Anderson et al v. SeaWorld Parks and Entertainment

Northern District of California, cand-4:2015-cv-02172

ORDER DENYING TRANSFER IN RE: SEAWORLD MARKETING AND SALES PRACTICES LITIGATION (NO. II) MDL No. 2640. Signed by Sarah S. Vance, Chair of the Panel on 08/05/15.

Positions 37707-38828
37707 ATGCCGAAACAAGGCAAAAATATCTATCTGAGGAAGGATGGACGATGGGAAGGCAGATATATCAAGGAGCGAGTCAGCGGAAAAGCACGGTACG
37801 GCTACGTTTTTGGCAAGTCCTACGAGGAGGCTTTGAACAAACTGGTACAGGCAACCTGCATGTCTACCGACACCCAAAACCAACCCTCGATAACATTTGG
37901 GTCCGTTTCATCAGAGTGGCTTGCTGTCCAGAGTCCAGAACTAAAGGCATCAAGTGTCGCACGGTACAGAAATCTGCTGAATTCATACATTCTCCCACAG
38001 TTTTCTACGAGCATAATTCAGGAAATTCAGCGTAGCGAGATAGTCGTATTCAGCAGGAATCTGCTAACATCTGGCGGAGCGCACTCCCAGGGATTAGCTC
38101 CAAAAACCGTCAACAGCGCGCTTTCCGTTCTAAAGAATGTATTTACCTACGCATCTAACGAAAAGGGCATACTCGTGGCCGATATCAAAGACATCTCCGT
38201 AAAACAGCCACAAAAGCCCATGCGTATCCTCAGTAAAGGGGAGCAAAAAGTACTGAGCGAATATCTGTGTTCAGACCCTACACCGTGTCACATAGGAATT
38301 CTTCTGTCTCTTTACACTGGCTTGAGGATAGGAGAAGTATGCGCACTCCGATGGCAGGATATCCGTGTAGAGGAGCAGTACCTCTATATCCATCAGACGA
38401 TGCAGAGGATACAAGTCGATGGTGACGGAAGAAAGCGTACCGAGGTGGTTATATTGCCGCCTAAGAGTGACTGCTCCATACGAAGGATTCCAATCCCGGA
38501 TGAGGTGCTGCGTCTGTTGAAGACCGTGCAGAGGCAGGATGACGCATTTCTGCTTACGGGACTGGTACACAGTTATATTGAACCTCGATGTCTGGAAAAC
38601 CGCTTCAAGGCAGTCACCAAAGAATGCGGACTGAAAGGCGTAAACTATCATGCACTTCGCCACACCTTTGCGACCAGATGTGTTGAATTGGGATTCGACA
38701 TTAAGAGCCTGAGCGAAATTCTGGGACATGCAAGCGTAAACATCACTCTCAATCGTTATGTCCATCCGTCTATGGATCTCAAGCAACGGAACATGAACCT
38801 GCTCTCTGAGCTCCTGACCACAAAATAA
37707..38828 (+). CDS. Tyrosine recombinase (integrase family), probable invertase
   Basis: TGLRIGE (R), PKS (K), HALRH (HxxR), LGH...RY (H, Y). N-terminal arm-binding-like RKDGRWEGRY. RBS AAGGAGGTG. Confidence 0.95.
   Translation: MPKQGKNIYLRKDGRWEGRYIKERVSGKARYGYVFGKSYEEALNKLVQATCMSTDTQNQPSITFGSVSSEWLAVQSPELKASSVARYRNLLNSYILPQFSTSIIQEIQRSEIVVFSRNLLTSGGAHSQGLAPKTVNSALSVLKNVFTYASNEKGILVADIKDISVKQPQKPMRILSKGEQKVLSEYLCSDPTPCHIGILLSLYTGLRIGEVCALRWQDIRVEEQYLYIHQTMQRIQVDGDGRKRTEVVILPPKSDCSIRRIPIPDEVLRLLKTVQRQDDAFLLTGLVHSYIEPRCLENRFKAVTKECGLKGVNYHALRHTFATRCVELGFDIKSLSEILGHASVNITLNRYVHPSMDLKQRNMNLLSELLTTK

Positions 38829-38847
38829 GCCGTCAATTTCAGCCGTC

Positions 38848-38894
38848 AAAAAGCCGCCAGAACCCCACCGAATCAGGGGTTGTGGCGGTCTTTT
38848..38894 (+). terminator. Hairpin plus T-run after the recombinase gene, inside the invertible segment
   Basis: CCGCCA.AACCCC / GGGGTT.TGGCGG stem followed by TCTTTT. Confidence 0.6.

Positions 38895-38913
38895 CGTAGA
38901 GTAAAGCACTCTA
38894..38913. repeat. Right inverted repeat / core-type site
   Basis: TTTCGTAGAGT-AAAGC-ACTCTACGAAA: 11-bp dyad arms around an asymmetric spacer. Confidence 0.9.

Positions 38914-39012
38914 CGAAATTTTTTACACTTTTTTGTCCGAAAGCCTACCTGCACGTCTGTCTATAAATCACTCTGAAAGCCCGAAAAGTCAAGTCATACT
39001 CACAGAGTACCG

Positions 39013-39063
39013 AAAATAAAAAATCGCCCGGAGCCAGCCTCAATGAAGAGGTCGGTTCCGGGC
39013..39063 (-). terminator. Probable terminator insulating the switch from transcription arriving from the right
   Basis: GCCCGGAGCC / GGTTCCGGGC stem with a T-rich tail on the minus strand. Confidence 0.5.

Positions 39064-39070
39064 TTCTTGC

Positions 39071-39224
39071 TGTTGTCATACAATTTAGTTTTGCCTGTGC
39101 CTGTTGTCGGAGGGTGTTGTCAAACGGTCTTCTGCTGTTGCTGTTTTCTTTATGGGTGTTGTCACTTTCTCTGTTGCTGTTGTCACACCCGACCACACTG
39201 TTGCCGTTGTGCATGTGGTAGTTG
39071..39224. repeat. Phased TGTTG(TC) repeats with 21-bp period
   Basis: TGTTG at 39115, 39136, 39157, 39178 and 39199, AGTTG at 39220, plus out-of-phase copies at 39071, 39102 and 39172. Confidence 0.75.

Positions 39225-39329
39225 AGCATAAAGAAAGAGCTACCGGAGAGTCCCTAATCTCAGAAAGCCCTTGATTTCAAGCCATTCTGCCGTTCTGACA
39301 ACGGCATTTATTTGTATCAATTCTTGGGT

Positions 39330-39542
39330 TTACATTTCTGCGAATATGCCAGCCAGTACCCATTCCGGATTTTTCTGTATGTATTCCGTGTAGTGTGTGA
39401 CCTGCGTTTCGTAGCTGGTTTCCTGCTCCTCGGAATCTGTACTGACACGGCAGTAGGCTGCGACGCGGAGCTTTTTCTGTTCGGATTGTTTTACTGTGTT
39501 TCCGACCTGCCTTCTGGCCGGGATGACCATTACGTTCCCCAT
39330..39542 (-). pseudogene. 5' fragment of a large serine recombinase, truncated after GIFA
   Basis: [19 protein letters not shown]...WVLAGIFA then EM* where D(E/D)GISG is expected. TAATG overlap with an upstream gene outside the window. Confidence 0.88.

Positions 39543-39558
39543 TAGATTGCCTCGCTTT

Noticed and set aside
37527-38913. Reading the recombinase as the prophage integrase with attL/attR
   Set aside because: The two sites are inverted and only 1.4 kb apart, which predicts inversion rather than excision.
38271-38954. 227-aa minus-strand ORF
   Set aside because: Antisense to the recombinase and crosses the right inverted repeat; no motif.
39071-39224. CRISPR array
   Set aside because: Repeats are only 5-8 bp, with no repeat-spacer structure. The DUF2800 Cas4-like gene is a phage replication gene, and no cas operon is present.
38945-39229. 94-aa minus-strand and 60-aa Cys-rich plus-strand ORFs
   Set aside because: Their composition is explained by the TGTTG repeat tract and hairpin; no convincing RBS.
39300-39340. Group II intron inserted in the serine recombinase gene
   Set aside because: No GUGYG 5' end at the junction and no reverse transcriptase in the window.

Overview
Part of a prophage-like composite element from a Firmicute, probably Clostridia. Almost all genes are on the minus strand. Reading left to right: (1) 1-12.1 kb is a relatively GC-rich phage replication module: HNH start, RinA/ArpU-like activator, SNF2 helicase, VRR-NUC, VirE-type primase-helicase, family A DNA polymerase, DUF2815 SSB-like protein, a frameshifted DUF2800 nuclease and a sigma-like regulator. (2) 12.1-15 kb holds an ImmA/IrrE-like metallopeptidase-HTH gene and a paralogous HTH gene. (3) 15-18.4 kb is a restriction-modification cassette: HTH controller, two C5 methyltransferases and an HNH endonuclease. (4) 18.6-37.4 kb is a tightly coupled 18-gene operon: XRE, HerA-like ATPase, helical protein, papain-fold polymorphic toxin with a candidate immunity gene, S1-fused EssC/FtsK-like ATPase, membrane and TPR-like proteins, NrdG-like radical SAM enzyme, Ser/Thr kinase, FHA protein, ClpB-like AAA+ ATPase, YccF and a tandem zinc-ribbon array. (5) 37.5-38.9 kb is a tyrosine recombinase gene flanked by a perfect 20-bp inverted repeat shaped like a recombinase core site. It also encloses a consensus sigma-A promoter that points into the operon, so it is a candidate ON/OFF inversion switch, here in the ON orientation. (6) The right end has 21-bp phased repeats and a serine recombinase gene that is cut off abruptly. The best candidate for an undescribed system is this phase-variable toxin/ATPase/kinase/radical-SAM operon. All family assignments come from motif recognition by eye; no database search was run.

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Case Case 4:15-cv-02172-JSW MDL No. 2640 Document Document 23 34Filed Filed 08/05/15 08/06/15Page Page 1 of1 3of 3 UNITED STATES JUDICIAL PANEL on MULTIDISTRICT LITIGATION IN RE: SEAWORLD MARKETING AND SALES PRACTICES LITIGATION (NO. II) MDL No. 2640 ORDER DENYING TRANSFER Before the Panel:* Defendants SeaWorld Entertainment, Inc., and SeaWorld Parks & Entertainment, Inc. (SeaWorld) move under 28 U.S.C. § 1407 to centralize the four actions listed on the attached Schedule A in the Middle District of Florida. Three of the actions are pending in the Southern District of California, and the fourth is pending in the Northern District of California. Plaintiffs in all four actions oppose centralization. On the basis of the papers filed and the hearing session held, we deny SeaWorld's motion. These actions do share factual issues arising from allegations that defendants have misled the public regarding, inter alia, the conditions and treatment of orcas at SeaWorld parks.1 But the three Southern District of California actions – in which a motion to consolidate is pending – essentially constitute but a single action. Plaintiffs in those actions are represented by the same law firm, and their factual allegations, proposed classes, and claims are virtually identical. The litigation thus really involves just two actions pending in two California districts. Given the small number of actions and few involved counsel, we are not convinced that centralization is necessary. Informal coordination and cooperative efforts by the parties and involved courts can minimize or eliminate duplicative discovery and other pretrial proceedings. See, e.g., In re: Eli Lilly & Co. (Cephalexin Monohydrate) Patent Litig., 446 F. Supp. 242, 244 (J.P.M.L. 1978); see also Manual for Complex Litig., Fourth, § 20.14 (2004). * Certain Panel members who could be members of the putative classes in this docket have renounced their participation in these classes and have participated in the decision. Judge Ellen Segal Huvelle took no part in the decision of this matter. 1 Examples of the alleged misrepresentations include the following: (1) orca life spans in captivity are equivalent to their life spans in the wild; (2) collapsed dorsal fins are normal; (3) SeaWorld does not separate calves and mothers; and (4) captivity in general does not harm orcas. Case Case 4:15-cv-02172-JSW MDL No. 2640 Document Document 23 34Filed Filed 08/05/15 08/06/15Page Page 2 of2 3of 3 -2- IT IS THEREFORE ORDERED that the motion for centralization of these actions is denied. PANEL ON MULTIDISTRICT LITIGATION Sarah S. Vance Chair Marjorie O. Rendell Charles R. Breyer Lewis A. Kaplan R. David Proctor Catherine D. Perry Case Case 4:15-cv-02172-JSW MDL No. 2640 Document Document 23 34Filed Filed 08/05/15 08/06/15Page Page 3 of3 3of 3 IN RE: SEAWORLD MARKETING AND SALES PRACTICES LITIGATION (NO. II) MDL No. 2640 SCHEDULE A Northern District of California ANDERSON, ET AL. v. SEAWORLD PARKS AND ENTERTAINMENT, C.A. No. 3:15-02172 Southern District of California HALL v. SEAWORLD ENTERTAINMENT, INC., C.A. No. 3:15-00660 GAAB, ET AL. v. SEAWORLD ENTERTAINMENT, INC., C.A. No. 3:15-00842 SIMO, ET AL. v. SEAWORLD ENTERTAINMENT, INC., C.A. No. 3:15-01022